Sunday, October 17, 2010
[As a side-note/error, Homer lost his beard in the sixth frame. My bad.]
Thursday, October 14, 2010
The friend of mine that got me into loving Filppula back when he first made the team has made Filppula's Fabulous Funnel Cakes into a running joke. We firmly (and jokingly) believe thatVal and Ilari totally make funnel cakes when they aren't playing hockey.
Therefore, it had to be fleshed out and expanded in comic form. [click to make it bigger, naturally.]
And if that wasn't that hilarious, trust me - there's a hilarious Holmstrom-centric one on the horizon.
Saturday, October 9, 2010
I swear, if you get injured in tonight's game against the Blackhawks, I'm going to scream and scream and scream some more and you will hear it all the way in Chicago. I will also find you when you get back to Michigan, slap you across the face, and then proceed to break down in tears and refer to that joking comment you made last season when you said you would never play a game against Chicago in October again. I took that completely seriously.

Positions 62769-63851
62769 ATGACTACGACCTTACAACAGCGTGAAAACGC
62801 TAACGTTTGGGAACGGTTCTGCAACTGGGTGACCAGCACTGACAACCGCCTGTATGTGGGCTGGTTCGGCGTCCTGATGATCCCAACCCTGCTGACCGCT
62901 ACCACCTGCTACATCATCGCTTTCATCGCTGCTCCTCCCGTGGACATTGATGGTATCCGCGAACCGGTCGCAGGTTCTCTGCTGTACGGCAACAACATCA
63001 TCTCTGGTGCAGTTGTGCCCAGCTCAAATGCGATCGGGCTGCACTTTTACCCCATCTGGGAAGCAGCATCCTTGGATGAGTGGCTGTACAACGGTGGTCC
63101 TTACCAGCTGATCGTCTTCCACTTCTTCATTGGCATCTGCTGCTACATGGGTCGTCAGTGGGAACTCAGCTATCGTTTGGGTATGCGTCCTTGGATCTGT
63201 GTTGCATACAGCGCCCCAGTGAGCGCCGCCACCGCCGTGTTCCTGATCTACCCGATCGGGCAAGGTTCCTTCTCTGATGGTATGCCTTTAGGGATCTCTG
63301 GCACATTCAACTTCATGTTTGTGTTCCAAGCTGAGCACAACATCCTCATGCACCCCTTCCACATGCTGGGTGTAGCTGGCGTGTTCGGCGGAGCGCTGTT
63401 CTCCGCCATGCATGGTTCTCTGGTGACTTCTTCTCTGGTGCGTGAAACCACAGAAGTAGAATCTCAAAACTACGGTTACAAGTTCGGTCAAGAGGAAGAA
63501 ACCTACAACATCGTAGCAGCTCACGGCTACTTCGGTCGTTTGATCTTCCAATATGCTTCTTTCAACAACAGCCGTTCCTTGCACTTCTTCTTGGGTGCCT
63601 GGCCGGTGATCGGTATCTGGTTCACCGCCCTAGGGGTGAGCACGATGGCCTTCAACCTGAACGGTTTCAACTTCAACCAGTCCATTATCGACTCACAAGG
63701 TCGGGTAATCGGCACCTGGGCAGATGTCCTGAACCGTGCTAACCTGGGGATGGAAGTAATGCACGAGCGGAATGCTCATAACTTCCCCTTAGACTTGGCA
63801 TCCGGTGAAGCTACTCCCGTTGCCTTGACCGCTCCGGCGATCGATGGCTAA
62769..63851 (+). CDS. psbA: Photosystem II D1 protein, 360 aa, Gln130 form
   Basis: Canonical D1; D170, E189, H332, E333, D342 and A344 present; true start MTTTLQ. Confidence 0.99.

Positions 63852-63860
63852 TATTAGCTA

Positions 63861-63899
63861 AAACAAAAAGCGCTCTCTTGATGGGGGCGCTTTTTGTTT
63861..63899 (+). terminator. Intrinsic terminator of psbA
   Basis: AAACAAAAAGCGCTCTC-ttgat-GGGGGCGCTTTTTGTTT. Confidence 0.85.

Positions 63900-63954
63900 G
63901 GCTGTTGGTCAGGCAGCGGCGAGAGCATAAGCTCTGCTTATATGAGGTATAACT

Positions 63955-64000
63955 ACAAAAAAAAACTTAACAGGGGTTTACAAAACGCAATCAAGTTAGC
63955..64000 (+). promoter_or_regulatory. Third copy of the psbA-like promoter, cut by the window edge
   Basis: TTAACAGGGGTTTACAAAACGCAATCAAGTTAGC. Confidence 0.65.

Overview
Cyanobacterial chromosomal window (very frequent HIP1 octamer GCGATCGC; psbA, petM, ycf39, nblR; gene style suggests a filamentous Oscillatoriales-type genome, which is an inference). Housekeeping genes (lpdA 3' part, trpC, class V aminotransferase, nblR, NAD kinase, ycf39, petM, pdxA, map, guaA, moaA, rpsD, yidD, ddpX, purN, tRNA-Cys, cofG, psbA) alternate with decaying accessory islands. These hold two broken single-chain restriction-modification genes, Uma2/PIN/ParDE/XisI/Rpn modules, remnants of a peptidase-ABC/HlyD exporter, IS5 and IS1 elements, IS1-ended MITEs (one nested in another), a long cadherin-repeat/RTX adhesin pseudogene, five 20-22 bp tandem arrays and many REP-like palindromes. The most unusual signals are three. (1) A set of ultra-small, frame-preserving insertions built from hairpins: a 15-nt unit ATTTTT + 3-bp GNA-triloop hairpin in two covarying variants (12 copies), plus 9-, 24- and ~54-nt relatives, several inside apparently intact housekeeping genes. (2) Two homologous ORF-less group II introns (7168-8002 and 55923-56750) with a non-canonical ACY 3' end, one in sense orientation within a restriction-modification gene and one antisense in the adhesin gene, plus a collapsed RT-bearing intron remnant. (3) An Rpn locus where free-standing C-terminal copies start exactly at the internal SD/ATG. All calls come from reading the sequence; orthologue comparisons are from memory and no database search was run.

Of course, all of this will happen only if you get injured in tonight's game. Just play awesome and you know...score the GWG again because that would really help me in my fantasy hockey league.
Your passionate fan who has created an entire fictional city in your name
As a hilarious side-note, I absolutely adore reading Down Goes Brown's posts over at his blog. His latest entry is how to predict how this upcoming season will go. His first prediction states:
"October 9, 2010 - The Chicago Blackhawks raise their Stanley Cup banner prior to their game against the Detroit Red Wings. The moment is marred somewhat when Detroit third-liner Kris Draper surveys the rafters and comments "Wow, Chicago, you've won four Stanley Cups? Me too!""